The foundational principles of Resident Evil 4's combat would guide the two mainline games that followed with varying degrees of success. While Resident Evil 4 shifted beyond survival horror and into an action-horror configuration, it was still a game that forced you to wrestle with the limitations inherent to its movement mechanics and combat systems. Resident Evil 5 struggled as it introduced cooperative ambitions, faster pacing, and blockbuster scenario design – the standoffs didn't sit comfortably with an inability to move and shoot, particularly in its wider spaces designed for two players. 

Resident Evil 6 overcame this hurdle – finally letting players move and shoot – but immediately ran into others, stumbling and never recovering. Ammo and items were plentiful, setting the stage for an action-focused installment that waved goodbye to horror entirely. The action was faster but less precise, with the laser sight of its immediate predecessors stripped from play. Mobility was greatly improved, letting you slide, dodge, and roll around environments to avoid clawing zombies, but it felt flimsy and unintuitive. Resident Evil 6 was the natural endpoint of Resident Evil's flirtation with the action genre, and it's no surprise that it would be the last to feature such free-flowing movement and combat. 

New formula

Resident Evil

(Image credit: Capcom)

Key Games: Resident Evil: Revelations (2012), Resident Evil 2 Remake (2019)

Recognizing that corners of the fanbase were becoming dissatisfied with the direction Resident Evil was headed, Capcom attempted to dial back into the style of play introduced by Resident Evil 4 and enacted a more gradual iteration from its foundational design. Resident Evil Revelations embraced a stripped back combat system to create tension from limitation like the best games that came before it, introducing little more than a dodge mechanic that would give careful players an opportunity to reposition.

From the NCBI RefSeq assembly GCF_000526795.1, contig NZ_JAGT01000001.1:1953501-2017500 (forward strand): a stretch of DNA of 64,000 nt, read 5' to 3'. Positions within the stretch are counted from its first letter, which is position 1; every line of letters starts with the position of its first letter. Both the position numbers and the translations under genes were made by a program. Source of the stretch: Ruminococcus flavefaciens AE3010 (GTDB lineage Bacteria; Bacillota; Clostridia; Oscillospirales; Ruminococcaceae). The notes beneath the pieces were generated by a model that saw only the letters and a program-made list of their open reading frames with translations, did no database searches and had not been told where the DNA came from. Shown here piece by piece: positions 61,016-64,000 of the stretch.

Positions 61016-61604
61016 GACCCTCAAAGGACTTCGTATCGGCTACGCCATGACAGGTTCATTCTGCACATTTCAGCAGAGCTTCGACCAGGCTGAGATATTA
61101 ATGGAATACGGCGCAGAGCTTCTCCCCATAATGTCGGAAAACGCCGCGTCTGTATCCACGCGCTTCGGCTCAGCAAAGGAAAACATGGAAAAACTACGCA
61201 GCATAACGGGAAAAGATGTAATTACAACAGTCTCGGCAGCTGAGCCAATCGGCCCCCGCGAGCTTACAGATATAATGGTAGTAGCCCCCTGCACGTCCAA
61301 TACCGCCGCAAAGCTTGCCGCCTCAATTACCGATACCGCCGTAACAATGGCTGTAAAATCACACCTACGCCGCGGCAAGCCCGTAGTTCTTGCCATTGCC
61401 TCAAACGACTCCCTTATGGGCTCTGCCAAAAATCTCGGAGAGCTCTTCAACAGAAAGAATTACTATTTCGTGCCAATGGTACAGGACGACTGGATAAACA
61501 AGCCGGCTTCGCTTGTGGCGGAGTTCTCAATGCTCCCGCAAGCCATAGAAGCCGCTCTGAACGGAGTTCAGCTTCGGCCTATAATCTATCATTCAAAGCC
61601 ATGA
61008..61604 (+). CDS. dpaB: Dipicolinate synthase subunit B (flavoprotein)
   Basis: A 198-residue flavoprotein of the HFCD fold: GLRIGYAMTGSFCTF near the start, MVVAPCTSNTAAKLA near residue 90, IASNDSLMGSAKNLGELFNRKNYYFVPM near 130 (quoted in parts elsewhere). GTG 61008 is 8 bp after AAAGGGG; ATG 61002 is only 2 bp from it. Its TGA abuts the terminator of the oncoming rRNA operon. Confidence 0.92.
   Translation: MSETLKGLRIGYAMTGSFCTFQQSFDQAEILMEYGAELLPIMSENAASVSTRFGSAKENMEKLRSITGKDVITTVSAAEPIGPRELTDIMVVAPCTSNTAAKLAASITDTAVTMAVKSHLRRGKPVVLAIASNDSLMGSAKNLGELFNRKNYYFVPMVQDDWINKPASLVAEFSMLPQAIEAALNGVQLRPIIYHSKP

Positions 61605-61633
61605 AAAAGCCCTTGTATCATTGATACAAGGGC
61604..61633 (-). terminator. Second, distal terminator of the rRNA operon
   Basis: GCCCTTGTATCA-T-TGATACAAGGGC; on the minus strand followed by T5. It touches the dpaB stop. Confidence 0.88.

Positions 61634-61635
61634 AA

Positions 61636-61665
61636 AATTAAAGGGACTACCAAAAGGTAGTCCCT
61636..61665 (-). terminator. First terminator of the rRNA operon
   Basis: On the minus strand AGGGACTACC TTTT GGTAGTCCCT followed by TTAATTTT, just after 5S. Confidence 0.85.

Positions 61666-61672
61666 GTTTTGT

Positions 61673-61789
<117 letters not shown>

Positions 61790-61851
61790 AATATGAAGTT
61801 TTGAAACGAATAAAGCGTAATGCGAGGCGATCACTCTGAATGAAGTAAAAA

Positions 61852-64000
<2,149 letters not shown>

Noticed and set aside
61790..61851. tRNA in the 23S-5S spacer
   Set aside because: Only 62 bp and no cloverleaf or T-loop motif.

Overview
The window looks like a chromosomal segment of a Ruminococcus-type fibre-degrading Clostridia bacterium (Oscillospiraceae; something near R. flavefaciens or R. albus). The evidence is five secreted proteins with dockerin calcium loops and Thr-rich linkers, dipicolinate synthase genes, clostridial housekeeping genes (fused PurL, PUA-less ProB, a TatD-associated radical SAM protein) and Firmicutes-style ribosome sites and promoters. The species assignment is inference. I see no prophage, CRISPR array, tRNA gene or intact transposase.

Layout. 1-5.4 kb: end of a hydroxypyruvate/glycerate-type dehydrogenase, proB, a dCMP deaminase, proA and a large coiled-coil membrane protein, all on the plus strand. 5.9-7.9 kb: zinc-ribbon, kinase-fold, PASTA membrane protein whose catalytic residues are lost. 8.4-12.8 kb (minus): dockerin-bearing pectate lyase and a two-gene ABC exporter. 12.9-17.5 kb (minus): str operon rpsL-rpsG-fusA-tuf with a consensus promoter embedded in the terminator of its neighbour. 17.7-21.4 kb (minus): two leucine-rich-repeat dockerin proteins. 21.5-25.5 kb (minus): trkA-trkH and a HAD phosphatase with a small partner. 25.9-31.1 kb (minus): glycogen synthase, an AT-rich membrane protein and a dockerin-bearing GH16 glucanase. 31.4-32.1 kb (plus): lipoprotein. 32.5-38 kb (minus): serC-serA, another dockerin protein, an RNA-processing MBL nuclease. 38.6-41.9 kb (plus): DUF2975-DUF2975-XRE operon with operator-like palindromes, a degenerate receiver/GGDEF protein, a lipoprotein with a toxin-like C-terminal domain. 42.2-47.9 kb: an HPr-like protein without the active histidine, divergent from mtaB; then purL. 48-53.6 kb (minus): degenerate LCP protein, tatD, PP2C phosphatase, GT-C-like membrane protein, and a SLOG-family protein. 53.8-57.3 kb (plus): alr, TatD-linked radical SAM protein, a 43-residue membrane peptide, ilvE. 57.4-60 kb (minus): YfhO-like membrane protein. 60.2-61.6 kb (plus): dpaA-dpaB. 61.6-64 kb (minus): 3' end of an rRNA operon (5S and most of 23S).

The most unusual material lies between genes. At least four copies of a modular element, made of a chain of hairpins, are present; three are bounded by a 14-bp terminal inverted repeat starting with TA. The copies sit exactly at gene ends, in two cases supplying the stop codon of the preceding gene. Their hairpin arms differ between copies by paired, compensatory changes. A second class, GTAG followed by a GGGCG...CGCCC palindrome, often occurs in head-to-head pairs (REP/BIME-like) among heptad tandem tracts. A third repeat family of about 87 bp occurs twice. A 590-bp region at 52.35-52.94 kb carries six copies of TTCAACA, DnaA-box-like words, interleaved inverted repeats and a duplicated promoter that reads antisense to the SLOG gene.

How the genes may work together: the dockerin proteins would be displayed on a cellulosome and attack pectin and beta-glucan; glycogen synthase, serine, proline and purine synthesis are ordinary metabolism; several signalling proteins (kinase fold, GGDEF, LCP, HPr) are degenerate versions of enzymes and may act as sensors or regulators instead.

Resident Evil 2 Remake continued this line of thought to its natural conclusion. A total reimagining of Resident Evil 2 for a modern audience, it felt as if it had taken the best elements of the third-person Resident Evil games and rooted them within the suffocating terror of survival horror once again. It's a pure distillation of what made Resident Evil work in the nineties – a lesson in restraint that succeeds because of the limitations it puts upon the player in combat, forcing you to fight with limited mobility and ammunition against growing hordes of relentless enemies. 

First-Person Action

Resident Evil

(Image credit: Capcom)

Key Games: Resident Evil 7: Biohazard (2017), Resident Evil Village (2021)

In the immediate aftermath of Resident Evil 6, it was clear that something would need to change if the series were to have a future. What we received in Resident Evil 7: Biohazard wasn't a reorientation of the classic Resident Evil formula, but a reinvention of it. For the second time in Resident Evil's history, the publisher enacted a daring perspective change, this time fixing the camera behind the eyes of a brand new protagonist; Resident Evil embraced first-person action, and the series felt fresh again for the first time in a decade as a result.

Combat was slow and methodical once more, with the player encouraged to treat shooting and movement as separate actions due to your limited mobility, the claustrophobic spaces you were moving through, and the limited accuracy of the small arsenal of weapons you were able to get your hands on at the Baker Estate. Capcom appears to be smartly evolving these first-person systems for the highly-anticipated 2021 sequel, with Resident Evil Village introducing iterative defense mechanics to help give Ethan an edge in the more open spaces of Castle Dimitrescu. 

Want to learn more about the history of Resident Evil? Then you'll want to read our ultimate guide to the Resident Evil games, tracking every major release over its 25 year history.

Josh West
UK Managing Editor, GamesRadar+

Josh West is the UK Managing Editor of GamesRadar+. He has over 10 years experience in online and print journalism, and holds a BA (Hons) in Journalism and Feature Writing. Prior to starting his current position, Josh has served as GR+'s Features Editor and Deputy Editor of games™ magazine, and has freelanced for numerous publications including 3D Artist, Edge magazine, iCreate, Metal Hammer, Play, Retro Gamer, and SFX. Additionally, he has appeared on the BBC and ITV to provide expert comment, written for Scholastic books, edited a book for Hachette, and worked as the Assistant Producer of the Future Games Show. In his spare time, Josh likes to play bass guitar and video games. Years ago, he was in a few movies and TV shows that you've definitely seen but will never be able to spot him in.